Consider the fact that men and women survived nicely and enjoyed full and complete sexual lives for thousands of years without shaving their public hair or watching a prOn DVD to get “warmed up” before sex.

    Hmm…think I’ll return to the world of grumpy old men and leave Dervala’s interesting, and well written, blog alone in the future. I really only enjoy ranting from time to time and have caused sufficient eye strain here.

    Cheers.

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  4. Jerry,

    I guess you see the incident I described as reflecting a lack of interest in, or wilful ignorance about bigger issues in the world. I don’t. I see these problems as being of a piece, and on a continuum. Treating friendly foreign journalists badly is symptomatic of a country that is becoming insular, scared and belligerent–attitudes which lead *directly* to the bigger problems you mention. That is why I felt outraged, not because one English journalist had an uncomfortable night, or because I personally have to jump through extra bureaucratic hoops now.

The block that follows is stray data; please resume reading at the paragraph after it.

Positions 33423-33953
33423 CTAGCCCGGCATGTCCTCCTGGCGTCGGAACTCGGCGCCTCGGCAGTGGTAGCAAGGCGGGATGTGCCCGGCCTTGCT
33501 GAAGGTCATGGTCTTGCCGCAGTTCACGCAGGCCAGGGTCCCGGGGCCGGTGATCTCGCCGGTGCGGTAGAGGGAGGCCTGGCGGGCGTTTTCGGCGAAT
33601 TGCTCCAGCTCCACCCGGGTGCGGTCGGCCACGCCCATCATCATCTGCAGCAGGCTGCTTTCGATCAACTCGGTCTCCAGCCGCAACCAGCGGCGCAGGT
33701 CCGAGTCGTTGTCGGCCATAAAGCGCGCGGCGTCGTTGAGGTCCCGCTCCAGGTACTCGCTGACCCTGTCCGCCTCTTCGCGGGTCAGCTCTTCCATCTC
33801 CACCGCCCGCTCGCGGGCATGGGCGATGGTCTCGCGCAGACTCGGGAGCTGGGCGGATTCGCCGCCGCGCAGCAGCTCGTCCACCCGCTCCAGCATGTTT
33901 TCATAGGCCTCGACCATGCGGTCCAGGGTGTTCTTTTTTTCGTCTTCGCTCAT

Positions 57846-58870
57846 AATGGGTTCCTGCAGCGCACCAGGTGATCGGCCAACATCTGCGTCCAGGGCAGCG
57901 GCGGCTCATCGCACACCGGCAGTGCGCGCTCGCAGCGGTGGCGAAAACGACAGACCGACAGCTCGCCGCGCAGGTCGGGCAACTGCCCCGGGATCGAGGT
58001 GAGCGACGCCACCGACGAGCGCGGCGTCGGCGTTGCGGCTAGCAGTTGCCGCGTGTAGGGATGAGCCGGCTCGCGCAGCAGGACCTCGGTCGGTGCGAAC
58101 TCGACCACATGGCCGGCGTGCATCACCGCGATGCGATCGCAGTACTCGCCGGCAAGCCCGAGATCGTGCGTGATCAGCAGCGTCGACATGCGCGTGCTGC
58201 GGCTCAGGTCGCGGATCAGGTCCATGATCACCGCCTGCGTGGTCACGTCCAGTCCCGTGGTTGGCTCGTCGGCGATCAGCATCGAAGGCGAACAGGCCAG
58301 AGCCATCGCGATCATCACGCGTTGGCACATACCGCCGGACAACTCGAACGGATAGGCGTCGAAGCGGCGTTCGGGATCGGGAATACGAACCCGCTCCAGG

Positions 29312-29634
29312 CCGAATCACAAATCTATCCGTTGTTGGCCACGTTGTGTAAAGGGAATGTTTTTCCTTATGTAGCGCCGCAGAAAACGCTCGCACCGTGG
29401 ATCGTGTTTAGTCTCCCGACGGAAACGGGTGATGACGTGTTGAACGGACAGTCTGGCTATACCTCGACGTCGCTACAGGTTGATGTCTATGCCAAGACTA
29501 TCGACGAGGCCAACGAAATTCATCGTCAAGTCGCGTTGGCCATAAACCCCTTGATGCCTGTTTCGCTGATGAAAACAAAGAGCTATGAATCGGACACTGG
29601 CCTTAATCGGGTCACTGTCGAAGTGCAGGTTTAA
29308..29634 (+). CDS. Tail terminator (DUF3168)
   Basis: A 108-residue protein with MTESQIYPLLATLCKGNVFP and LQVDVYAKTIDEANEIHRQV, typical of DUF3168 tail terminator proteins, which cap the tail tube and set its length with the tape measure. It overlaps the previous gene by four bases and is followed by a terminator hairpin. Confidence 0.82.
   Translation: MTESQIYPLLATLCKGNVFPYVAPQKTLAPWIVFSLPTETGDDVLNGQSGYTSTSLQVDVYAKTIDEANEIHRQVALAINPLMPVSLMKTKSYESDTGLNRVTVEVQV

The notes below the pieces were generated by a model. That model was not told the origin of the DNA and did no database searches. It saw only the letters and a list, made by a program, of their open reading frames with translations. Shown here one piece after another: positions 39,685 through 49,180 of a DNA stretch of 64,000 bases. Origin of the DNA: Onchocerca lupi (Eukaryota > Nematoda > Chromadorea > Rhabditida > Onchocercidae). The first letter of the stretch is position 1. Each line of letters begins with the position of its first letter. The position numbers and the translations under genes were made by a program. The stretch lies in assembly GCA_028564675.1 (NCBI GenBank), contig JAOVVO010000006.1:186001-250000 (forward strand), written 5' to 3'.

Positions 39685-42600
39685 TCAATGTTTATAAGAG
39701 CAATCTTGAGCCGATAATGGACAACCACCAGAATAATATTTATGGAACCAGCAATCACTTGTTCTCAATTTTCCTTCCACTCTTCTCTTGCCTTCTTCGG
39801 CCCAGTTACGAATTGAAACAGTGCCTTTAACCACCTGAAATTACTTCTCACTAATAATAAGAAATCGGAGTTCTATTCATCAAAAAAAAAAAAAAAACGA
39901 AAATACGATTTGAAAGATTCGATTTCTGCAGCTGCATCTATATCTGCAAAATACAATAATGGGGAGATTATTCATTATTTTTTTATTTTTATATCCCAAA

Only Zimbabwe, Iran, Syria, and North Korea impose the visa restrictions on journalists that the US now does. That strikes me as significant–different than a natural disaster in Bangladesh, sure, but nonetheless, a significant change that says something about how the US now views the world. It both explains and predicts further behavior that leads to the bigger incidents you chide me for not mentioning.

    Perhaps I should have made that connection more explicit. But perspective is in the eye of the beholder. Just because I write about one minor area doesn’t mean I don’t know about, think about, care about, and donate money to issues like Darfur–but despite a few reader requests, I don’t want to write about it.